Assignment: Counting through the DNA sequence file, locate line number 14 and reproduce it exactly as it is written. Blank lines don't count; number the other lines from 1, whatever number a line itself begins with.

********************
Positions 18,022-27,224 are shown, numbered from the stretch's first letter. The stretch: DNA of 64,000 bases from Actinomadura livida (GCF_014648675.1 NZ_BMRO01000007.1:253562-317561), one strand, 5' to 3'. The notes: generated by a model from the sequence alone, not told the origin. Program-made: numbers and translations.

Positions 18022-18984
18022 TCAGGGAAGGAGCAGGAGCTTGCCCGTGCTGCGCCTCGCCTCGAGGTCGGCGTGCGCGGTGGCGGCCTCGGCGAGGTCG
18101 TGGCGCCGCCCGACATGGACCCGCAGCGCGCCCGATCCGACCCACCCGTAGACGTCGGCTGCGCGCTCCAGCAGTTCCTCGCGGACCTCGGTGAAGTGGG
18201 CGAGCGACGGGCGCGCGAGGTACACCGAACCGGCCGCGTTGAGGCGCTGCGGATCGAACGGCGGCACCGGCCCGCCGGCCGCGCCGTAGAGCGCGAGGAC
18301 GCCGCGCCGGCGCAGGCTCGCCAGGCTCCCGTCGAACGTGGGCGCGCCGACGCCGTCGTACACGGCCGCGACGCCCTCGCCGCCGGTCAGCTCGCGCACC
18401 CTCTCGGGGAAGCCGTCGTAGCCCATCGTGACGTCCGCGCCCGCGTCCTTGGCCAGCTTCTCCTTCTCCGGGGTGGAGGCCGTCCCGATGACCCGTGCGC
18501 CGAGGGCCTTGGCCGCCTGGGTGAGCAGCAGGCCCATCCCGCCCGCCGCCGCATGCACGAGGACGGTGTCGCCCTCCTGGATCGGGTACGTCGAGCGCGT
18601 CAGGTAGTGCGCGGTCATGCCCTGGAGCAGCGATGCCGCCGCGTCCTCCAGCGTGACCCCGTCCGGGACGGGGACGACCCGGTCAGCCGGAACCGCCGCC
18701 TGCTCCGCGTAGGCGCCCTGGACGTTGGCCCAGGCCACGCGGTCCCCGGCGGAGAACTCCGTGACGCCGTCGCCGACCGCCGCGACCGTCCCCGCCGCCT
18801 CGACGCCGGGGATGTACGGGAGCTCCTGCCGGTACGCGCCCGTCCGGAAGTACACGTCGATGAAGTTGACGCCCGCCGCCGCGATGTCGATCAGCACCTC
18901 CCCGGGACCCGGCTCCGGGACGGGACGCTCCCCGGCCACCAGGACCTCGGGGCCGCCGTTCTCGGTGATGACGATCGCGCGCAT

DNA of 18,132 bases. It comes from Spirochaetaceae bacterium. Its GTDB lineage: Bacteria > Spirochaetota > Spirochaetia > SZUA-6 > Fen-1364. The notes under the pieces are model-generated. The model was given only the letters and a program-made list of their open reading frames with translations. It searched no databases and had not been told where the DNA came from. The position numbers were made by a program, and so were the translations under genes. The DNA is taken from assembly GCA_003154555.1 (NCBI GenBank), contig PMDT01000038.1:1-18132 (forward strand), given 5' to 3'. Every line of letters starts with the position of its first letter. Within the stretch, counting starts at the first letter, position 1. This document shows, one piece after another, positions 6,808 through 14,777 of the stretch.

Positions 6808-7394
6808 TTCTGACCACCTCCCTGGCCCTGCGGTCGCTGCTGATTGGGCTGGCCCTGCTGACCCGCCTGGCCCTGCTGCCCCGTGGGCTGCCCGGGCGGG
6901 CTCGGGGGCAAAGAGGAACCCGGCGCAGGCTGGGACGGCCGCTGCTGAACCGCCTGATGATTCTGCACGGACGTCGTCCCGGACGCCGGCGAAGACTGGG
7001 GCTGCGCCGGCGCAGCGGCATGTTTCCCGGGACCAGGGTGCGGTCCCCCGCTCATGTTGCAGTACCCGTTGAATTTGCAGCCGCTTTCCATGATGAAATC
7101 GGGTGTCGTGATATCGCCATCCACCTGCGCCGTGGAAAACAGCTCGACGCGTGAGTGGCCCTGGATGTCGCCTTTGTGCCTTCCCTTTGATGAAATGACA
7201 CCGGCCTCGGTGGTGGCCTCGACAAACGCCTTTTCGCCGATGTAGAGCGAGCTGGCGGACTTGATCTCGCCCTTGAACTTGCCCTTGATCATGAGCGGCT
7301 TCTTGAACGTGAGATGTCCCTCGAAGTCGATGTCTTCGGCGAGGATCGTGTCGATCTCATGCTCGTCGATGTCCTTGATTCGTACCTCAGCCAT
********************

Positions 6808-7394